Sunday, 9 September 2012
Far to Go - Aliison Pick
At the beginning and the end of this book are a list of names with dates of birth and confirmed or possible dates of death. I interpreted those lists in one way, another reader may interpret them in another. They are not necessary to read the book, and they may enlighten or confuse, but they serve as a reminder that although fiction, this book is firmly based on fact, and makes the inhumanity of some towards others become clearer. Again, although fiction, hats off to Alison Pick - she's done the research and makes the book a persuasive read.
I knew of the Kinderstransport before I read this book; I didn't know much about the appropriation of Czechoslovakia by the N.azis - but I know more now. I felt for the little family involved here; the Bauers with their only child, six year old Pepik, and his nanny Marta. The Bauers are non-practising Jews, Marta is a Gentile. It isn't explained how Marta came to be working for the Bauers, but she's been part of the family for a very long time, and it's more than likely that her charge loves her more than he does his mother Annalise, a beautiful but rather self centred character. His father Pavel, a successful factory owner looks to his own religion when he realises what is on the horizon. These main characters form a tight little group, each one seeing the future, all not really understanding how bad it may become.
In those dark days of 1939 diplomacy wasn't working. Hitler knew what he wanted and it mattered not what any other nation thought, he was going to take it. He was also set on solving the Jewish "problem" once and for all, and you do get a glimpse of how he set out to achieve that. The book is like a parcel at a party, gradually undoing the layers of the horror to come in Europe at that time, and I shared with the Bauers that initial feeling of "surely not?", even though I knew the outcome. One of the layers is the insertion every so often of a letter from a parent to their child - gone from them, on a train taking them away from the horror to a place of safety until they could return home later. As with the lists in the book, I didn't try to identify each family with a letter, but as I got nearer the end, I found little clues that put things straight for me. A very short description of the rail station, and conditions on one of those childrens' trains was an eye opener. War is not all death and destruction around you, but the very real fear of not knowing what it was that was happening to you.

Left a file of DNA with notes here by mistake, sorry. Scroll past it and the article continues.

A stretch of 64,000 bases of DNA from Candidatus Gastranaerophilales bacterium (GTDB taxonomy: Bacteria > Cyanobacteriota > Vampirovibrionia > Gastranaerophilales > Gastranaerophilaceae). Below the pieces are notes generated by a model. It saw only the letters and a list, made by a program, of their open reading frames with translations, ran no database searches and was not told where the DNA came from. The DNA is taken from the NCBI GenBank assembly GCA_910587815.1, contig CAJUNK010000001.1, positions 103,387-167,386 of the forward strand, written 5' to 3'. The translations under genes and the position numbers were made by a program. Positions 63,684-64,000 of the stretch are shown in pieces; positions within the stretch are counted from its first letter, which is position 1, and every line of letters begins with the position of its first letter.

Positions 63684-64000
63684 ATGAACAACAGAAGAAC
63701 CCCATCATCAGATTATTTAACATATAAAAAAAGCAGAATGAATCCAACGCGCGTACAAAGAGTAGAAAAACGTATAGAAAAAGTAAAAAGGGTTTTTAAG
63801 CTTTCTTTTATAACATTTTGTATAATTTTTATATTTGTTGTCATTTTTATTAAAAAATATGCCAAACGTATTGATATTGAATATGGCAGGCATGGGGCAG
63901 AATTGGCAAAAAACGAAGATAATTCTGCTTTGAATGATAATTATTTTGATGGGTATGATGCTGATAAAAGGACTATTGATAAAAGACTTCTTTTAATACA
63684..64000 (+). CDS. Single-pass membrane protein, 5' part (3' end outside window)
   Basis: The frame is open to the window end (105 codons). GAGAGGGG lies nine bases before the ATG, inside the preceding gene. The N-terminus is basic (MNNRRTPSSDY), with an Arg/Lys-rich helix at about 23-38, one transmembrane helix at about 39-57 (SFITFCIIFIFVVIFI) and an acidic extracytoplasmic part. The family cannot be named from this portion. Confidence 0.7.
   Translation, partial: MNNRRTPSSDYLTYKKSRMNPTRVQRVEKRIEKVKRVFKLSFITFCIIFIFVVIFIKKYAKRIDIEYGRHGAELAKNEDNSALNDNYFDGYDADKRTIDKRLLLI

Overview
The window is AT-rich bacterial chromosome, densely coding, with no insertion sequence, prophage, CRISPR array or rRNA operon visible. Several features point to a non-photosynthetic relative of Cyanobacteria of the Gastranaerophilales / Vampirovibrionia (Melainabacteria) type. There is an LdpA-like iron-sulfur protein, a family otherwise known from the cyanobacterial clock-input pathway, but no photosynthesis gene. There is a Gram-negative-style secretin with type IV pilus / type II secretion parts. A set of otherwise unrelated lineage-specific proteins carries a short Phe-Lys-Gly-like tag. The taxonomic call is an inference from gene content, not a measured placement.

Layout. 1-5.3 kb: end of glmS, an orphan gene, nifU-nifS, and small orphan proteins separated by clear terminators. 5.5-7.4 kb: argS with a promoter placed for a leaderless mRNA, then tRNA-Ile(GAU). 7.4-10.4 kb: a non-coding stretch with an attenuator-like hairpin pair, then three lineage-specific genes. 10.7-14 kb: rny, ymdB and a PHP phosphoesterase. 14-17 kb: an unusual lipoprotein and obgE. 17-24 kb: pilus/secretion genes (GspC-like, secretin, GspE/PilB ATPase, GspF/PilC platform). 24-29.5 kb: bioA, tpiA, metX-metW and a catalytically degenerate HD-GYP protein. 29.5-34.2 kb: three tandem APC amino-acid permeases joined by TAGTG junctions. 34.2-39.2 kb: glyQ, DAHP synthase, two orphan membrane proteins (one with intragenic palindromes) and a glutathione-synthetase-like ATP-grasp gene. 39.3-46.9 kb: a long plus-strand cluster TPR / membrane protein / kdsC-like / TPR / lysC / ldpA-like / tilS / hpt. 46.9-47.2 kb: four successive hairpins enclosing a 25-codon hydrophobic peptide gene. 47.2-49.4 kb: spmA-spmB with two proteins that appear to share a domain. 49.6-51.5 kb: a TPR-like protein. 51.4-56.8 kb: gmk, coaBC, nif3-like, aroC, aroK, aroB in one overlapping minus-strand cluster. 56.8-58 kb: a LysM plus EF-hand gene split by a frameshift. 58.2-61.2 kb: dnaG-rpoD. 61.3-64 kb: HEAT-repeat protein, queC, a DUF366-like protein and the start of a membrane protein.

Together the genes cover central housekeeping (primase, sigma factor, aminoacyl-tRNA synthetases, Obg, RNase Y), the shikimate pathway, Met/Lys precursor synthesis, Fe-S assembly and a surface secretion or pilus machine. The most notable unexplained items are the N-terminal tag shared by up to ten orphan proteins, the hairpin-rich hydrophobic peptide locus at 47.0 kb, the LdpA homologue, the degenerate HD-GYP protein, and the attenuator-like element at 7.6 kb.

And the kinder? of course, there never was a "home" for those children to go back to. No house, no parents, no loving family to return to. Ever. Some went to families who loved and cared for them. Some ended up in orphanages, homeless, stateless and alone. All of them free of the N.azi threat, some made their way in life, some were lost and broken. Poor Pepik.